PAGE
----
Since last year’s German unification, the future of the ruin of the Frauenkirche in Dresden is being discussed again: is the ruin to be left as it is—a slowly decaying war memorial— or should the church be rebuilt to its baroque splendour? The dispute highlights some of the crucial questions and dilemmas faced by conservationists.
The monumental domed building of the Frauenkirche (a Protestant church to the Virgin), erected from 1726 to 1743 by Georg Baehr, was one of Dresden’s most beautiful landmarks until the almost total destruction of the city by bombing in 1945. Since then it has been an impressive ruin with parts of the choir and one corner of the nave pointing skywards from a hill formed by the rubble and debris of the collapsed church. Like the Gedächtniskirche in Berlin, the ruin was left standing as a war memorial.
In Dresden, a civic action group for the re-erection of the church was formed some time ago. Support comes from local architects as well as increasingly from Western Germany. The weekly, Die Zeit has become the forum for debate over the controversy. Manfred Sack, a well known Hamburg critic and writer on architecture, kicked off with a polemic against reconstruction at any price and for the “natural death” of this and other historically important ruins. Curt Siegel, Professor of Architecture in Stuttgart, answered him with his arguments for the reconstruction of the original church.
Manfred Sack denounces the idea of a reconstruction as “madness” and sees the risk of a creating a historical lie. His main argument is that the ruin is a most valuable historical document, more valuable and honest than a copy of the lost unique original could be. Respect for history demands avoiding reconstruction at any price, and coming to terms with ruins which can be—and in the case of the Frauenkirche, are—often more moving and more instructive. Who would dare to suggest the rebuilding of the Colosseum? He concedes that the older citizens of Dresden feel understandable nostalgia for their beautiful church, but suspects that the underlying motive of the “reconstructionists” is at least as much to do with the wish to release Dresden from the eyesore of a monument that is such a potent reminder of war and destruction.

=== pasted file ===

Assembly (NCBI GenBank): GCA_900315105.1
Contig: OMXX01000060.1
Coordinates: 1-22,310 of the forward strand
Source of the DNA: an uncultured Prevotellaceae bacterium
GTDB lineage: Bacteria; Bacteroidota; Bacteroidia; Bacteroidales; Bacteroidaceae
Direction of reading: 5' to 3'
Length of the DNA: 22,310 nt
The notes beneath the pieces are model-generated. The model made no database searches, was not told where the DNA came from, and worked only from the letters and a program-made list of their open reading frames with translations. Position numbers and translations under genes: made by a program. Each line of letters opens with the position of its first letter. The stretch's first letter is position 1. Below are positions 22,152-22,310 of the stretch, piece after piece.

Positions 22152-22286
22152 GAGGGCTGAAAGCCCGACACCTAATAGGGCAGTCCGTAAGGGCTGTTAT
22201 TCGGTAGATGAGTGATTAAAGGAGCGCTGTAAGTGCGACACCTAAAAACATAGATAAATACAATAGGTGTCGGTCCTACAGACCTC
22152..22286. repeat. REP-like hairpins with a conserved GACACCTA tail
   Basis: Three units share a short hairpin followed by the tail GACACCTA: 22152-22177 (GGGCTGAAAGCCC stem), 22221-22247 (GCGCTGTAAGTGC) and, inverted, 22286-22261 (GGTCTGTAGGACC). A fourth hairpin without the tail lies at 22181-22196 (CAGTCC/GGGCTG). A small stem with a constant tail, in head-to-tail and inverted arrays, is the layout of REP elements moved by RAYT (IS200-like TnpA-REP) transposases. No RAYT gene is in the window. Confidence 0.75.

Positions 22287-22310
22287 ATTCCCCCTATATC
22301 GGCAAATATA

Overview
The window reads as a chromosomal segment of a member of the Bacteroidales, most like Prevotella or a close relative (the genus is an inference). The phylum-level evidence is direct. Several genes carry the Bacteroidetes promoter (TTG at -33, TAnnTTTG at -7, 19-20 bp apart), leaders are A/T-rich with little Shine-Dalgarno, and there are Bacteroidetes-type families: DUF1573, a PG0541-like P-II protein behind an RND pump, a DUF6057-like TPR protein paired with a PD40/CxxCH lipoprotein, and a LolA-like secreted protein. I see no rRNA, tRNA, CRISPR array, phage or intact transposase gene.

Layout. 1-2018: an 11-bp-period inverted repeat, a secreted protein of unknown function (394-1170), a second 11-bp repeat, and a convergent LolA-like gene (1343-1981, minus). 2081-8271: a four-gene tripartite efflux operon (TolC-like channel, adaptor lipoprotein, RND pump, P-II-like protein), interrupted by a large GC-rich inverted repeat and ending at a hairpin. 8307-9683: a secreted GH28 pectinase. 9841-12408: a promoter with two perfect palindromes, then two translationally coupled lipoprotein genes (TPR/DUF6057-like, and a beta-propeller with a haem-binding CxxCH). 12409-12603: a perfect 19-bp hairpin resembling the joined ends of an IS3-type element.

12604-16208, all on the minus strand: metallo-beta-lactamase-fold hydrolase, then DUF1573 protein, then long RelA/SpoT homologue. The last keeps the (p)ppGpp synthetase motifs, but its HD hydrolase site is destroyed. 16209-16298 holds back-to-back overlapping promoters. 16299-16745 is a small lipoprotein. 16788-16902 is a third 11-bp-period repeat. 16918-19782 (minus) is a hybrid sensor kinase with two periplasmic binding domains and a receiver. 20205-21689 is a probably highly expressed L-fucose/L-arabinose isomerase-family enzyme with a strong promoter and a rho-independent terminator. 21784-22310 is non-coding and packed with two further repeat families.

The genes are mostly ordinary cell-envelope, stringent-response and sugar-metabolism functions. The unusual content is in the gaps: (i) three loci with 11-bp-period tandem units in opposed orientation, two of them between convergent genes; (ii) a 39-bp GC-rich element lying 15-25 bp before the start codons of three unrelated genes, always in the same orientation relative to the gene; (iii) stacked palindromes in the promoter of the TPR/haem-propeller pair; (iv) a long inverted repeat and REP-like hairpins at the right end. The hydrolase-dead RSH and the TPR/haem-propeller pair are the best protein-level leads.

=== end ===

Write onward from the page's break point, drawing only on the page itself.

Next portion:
Curt Siegel argues against this that the rebuilding aims at much more than mere imitation: detailed plans of the original building have survived, as well as sixty per cent of the original building materials. Plans were drawn during restoration works on the church in 1936-43 and the individual stones measured, inventoried, and stored in 1946-49. According to him, a true “archaeological reconstruction” is possible with the help of only a very little concrete and other modern additions. In addition, the replacing of the baroque dome should be seen as yet another testimony to the determination of Dresden’s citizens to overcome the past rather than forget it, as demonstrated in the rebuilding of their baroque palace and palace church.
Siegel agrees with Sack on the principle of the significance of the ruin, yet argues that it is literally shrinking: not only has it been visually diminished by a new, architecturally insignificant but obtrusive hotel next to it, but the hill of rubble from which the ruin emerges has shrunk by four meters, and weather and overgrowth make it “technically impossible to preserve the ruin in its beauty”. The professor accuses his opponent of insisting on the paradox of wanting to conserve a process of decay.
Fundraising for the reconstruction has started in Dresden. State funding is not seen as an option because the consensus is that government money should go first and foremost into solving the housing problem in the former DDR. But the controversy, “To die and let die” (M. Sack) versus the vision of the “resurrected dome” (C. Siegel), is certain to continue.